Well, VB .NET has a lot of support in the business world so I wouldn't
say it is on its way out. It has mor to do with the fact that most of
the programming books on the language and the people who use it use it
for business oriented programs. Back in the 90's several major
corperations dropped Cobol for Visual Basic 5 and visual Basic 6, but
when Microsoft dropped those languages most of those legacy programs
began to be converted over to VB .NET around 2002 and 2003 to make them
As far as changing your programming habits it is hard for me to say.
Although, there will be several concepts introduced in VB .NET that will
be totally new to you. The best way for you to figure out something like
this is to get yourself something like
Learning Visual Basic .NET
off the Bookshare web site and read the first chapter where it talks
about the differences between VB 6 and VB .NET.
As far as C++ goes it is not anything like Cobol. Cobol was a language
primarily concerned with report writing tasks. C++ is a more updated
object oriented version of C which came out in the 1970's. C unlike
Cobol is concerned with all kinds of general programming tasks, and has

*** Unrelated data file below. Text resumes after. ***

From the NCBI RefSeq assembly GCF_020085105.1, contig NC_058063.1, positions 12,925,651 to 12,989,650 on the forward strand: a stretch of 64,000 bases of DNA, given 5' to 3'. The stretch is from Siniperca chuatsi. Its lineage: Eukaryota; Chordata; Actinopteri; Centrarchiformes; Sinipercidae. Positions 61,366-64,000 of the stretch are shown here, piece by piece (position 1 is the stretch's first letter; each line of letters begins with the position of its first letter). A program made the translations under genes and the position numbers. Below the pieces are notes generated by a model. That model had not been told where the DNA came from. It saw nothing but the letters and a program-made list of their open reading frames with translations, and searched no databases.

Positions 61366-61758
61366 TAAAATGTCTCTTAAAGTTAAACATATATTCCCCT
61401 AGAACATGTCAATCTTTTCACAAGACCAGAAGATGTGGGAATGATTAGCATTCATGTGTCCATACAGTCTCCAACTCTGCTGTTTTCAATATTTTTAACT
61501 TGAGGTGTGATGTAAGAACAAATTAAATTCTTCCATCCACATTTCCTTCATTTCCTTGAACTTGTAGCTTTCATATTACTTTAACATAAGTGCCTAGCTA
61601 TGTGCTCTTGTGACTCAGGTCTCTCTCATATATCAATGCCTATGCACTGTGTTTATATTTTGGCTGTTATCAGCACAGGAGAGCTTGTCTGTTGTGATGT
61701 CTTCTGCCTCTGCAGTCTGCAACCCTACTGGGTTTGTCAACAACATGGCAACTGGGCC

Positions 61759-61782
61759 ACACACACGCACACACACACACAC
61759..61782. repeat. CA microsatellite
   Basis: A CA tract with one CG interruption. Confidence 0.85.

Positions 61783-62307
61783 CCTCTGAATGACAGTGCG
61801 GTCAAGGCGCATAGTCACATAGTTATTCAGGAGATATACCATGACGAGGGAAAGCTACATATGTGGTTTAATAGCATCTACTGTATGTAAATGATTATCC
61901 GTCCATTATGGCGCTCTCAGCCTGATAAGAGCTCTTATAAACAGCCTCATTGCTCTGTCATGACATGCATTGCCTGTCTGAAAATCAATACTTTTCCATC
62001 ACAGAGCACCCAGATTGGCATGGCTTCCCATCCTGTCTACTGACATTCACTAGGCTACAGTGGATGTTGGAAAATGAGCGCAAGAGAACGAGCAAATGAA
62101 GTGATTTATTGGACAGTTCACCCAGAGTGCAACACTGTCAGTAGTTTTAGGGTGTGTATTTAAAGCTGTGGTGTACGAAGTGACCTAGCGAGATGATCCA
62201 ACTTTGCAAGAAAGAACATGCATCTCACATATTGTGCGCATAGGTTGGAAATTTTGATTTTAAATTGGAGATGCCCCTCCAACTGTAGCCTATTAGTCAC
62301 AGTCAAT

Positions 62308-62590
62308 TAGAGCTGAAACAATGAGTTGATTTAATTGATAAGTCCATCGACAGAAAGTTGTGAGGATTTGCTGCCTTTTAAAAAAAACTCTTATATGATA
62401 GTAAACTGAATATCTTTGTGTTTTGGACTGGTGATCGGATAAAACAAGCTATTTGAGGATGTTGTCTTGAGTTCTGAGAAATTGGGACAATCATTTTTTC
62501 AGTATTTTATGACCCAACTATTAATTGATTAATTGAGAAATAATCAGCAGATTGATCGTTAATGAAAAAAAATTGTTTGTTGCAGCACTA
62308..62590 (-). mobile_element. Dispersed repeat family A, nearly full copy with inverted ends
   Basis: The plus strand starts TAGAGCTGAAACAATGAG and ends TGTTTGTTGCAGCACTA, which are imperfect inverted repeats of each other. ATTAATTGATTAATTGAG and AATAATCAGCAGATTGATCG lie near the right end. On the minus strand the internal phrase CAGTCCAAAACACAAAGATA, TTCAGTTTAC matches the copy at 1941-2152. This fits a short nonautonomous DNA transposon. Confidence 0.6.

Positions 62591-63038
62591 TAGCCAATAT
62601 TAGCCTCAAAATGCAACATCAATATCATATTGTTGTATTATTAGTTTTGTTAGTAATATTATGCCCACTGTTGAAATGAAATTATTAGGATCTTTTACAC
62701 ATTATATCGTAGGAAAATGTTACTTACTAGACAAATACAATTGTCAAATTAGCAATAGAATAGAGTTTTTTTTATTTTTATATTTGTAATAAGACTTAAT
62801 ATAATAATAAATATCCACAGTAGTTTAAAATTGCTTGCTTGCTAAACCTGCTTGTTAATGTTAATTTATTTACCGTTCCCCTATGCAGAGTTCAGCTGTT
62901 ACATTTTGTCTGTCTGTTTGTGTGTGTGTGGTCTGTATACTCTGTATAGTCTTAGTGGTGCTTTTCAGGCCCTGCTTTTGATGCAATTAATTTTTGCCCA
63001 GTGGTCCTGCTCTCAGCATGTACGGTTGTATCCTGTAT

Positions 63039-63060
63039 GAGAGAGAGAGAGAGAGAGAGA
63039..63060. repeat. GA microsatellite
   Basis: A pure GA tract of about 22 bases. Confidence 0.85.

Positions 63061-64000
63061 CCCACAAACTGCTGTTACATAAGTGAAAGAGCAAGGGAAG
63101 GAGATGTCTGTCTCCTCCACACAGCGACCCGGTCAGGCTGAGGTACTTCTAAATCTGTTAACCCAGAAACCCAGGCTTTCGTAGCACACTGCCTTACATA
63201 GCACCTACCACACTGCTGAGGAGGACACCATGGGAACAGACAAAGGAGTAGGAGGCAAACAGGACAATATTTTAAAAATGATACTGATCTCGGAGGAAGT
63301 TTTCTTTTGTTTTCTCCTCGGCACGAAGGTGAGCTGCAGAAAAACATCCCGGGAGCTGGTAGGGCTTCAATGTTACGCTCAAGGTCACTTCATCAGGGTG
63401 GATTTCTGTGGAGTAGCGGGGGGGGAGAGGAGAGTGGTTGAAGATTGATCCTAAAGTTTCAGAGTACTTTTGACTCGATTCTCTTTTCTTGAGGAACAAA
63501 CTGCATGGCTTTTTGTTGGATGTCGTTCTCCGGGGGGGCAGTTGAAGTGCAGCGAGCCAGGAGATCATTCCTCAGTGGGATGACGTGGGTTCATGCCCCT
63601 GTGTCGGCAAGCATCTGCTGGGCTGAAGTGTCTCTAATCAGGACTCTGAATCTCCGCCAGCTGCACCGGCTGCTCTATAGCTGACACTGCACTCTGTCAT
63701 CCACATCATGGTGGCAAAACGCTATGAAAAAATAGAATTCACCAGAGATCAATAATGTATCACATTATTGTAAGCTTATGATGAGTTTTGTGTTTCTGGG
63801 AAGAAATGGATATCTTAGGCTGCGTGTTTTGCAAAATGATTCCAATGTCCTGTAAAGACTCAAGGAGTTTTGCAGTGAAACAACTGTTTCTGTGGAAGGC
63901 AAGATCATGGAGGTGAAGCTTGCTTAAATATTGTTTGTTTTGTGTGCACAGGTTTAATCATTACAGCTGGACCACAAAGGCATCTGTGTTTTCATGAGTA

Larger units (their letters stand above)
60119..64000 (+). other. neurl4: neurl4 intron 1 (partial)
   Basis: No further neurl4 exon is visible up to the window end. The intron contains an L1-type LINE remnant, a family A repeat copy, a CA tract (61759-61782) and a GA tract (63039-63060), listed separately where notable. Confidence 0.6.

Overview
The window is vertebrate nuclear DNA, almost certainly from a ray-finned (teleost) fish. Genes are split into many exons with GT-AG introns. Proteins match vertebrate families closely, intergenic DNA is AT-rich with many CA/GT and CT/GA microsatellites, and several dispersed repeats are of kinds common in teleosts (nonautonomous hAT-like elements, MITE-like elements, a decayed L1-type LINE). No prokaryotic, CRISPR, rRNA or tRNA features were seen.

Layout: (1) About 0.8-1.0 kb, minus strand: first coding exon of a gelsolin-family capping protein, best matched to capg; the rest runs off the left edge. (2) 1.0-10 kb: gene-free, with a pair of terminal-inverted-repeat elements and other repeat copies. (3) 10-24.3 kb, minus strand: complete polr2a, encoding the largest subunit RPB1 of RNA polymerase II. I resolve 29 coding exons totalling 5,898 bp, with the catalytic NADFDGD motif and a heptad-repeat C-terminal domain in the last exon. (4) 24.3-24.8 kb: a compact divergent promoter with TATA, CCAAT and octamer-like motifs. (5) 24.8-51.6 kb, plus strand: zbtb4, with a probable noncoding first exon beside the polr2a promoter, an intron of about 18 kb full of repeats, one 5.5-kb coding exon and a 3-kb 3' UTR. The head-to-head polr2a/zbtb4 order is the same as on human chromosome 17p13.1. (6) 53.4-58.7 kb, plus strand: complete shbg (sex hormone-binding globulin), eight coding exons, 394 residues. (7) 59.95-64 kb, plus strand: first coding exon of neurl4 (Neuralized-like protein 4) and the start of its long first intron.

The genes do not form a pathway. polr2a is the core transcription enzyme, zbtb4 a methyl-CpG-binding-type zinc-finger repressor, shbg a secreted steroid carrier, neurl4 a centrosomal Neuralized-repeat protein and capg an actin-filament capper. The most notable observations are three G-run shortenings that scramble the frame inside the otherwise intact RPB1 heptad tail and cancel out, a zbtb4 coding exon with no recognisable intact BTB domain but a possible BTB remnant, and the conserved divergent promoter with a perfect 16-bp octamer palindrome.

been used to write all of the major operating systems MS Windows, Linux,
Mac OS, FreeBSD, etc over the last 30 years or so. So it is definitely
the king of programming languages. There isn't anything I can think of
you can't create in C or C++.
As for programming in assembly no thanks. I took a class on it in
college, and it isn't something I want to repete. It is way too low
level for my liking, and requires too much work from scratch for my
taistes. With a good C++ compiler i write it in something I at least
understand and the assembler converts the code to assembly for me, and
then links it together. Yay!
Jim Kitchen wrote:
You know, I have been wondering for awhile how much I would need to
change my programming habits to go from VB6 to VB net. Especially if
BB net supports stuff like GoSub, loop while, GoTo etc. But it kind
of looks like you are saying that VB net is on it's way out as well.
I have also wondered if C++ is a derivative of COBOL. It would be
cool to program in C++ because it has been there forever and doesn't
seem to change. Of course the ultimate would be to program in what is
it assembler or assembly. Now that is some manly programming right?
But I do like that Basic does allot of stuff for you in the background
and that Jaws works so well with BB6. I have just always worked in
the programming environment and then test run the code that I just
added. You know in VB6 you just press the f5 key to run the code.
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